The way this team would tend to coast in the regular season then turn it on come playoff time was tough to take as a fan. It directly hurt them in ‘10 and ‘12, when having home court in the playoffs may have made a difference.
The second-guesses, wouldas, couldas and shouldas aren’t as important as the tremendous basketball we saw watching this team over six years. There was, after all, the first year, when it all came together.
A few things stand out to me about that championship year. I’m not sure the expectation was a title right out of the gate. Real questions existed about Rivers’ wherewithal to coach a championship team and if they could get by with a young Rondo at point guard.
But they blew through the regular season, compiling a 66-16 record, their best since the legendary ‘85-’86 team was one game better.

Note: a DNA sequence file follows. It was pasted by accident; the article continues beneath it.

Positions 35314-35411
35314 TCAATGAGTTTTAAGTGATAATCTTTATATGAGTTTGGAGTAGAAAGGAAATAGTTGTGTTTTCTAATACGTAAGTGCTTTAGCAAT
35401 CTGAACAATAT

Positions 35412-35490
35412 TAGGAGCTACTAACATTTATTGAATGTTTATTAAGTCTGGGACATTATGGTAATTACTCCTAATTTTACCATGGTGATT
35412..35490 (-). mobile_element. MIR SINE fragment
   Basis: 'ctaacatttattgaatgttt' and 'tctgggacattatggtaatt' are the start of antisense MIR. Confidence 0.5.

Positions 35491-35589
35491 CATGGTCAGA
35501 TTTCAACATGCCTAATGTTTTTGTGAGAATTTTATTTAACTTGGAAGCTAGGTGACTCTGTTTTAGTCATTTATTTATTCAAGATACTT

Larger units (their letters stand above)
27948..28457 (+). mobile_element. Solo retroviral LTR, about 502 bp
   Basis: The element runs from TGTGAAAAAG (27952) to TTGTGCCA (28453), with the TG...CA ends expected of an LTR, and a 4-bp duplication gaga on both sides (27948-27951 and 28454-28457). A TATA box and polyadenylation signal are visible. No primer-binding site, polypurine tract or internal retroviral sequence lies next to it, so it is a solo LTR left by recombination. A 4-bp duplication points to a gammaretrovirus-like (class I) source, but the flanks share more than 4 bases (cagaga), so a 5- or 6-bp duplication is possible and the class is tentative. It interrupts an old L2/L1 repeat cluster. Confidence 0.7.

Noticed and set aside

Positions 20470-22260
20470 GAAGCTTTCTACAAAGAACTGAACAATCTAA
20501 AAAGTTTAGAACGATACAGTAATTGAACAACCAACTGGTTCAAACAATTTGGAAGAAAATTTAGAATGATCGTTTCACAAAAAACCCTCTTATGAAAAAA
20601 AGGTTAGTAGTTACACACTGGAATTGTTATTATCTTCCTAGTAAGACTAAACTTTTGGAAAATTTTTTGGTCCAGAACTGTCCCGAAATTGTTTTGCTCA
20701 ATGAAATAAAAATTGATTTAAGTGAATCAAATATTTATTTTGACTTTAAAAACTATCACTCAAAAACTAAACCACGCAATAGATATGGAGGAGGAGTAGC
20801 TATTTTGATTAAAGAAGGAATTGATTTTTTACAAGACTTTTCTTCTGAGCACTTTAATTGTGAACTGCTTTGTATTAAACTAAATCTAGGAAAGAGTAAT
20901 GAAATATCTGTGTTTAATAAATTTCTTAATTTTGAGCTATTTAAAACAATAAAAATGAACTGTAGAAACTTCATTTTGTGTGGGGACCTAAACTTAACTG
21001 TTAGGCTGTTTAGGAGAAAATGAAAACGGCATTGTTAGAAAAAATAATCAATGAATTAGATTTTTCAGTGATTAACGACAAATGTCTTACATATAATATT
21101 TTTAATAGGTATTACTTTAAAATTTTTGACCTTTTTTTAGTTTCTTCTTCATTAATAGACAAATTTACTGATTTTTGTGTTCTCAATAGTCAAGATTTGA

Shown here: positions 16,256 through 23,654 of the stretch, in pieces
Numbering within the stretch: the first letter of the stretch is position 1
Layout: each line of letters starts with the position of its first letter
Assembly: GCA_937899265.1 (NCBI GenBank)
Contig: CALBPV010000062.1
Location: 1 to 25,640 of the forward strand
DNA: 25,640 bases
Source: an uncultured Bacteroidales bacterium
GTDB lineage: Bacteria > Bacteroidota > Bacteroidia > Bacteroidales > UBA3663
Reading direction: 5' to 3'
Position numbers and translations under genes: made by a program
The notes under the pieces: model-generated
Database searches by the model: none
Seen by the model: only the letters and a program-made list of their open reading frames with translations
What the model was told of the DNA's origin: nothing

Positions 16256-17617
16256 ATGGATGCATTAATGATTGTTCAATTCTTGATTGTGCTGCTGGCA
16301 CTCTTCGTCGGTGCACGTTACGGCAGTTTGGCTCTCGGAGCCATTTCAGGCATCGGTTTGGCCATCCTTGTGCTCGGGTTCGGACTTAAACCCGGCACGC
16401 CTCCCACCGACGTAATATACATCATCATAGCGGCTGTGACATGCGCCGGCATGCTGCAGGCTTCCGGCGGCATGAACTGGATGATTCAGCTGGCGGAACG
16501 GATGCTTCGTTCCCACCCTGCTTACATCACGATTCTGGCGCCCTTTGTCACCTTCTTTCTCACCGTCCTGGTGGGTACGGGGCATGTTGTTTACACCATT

I knew they were for real when they made a Texas trip for three games in March and dispatched each of the defending-champion Spurs and the playoff-bound Rockets and Mavericks in succession.
The Hawks were a much tougher than expected opponent in Round 1, taking the Celtics to the wall, but the better team prevailed.
Next was the classic series against Cleveland, where LeBron proved he once again wasn’t quite ready to be the best. That Game 7 showdown with Pierce was the stuff of legend. So were those improbable shots hit by Brown.
Beating the Pistons in six in the conference finals was something of an Eastern Conference torch-passing, with one memorable team surpassing another in a hard-fought contest.